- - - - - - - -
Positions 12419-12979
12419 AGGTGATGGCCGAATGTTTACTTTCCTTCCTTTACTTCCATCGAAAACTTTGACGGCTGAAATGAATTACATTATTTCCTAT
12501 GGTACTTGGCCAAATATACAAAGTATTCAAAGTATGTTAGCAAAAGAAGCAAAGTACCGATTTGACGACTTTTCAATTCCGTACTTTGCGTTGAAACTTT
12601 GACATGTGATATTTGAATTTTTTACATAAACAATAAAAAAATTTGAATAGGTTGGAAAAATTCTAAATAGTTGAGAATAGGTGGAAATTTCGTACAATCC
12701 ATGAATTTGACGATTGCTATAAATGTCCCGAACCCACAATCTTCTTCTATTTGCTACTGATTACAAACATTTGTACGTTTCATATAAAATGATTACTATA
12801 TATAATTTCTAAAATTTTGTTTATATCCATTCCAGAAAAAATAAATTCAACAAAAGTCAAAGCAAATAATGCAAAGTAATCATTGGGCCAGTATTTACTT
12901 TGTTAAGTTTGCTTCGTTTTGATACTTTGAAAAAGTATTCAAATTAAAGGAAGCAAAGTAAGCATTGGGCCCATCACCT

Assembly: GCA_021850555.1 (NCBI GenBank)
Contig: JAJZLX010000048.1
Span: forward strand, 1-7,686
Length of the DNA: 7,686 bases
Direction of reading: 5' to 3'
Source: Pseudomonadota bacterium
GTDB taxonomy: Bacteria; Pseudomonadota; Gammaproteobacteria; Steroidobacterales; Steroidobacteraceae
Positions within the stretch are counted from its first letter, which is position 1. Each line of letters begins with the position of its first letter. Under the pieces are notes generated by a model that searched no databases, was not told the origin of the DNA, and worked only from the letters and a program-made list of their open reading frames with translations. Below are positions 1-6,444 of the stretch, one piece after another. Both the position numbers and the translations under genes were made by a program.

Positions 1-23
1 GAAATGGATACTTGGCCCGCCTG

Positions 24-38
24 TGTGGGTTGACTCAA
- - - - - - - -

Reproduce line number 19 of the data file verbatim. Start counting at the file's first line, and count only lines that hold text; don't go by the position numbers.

24 TGTGGGTTGACTCAA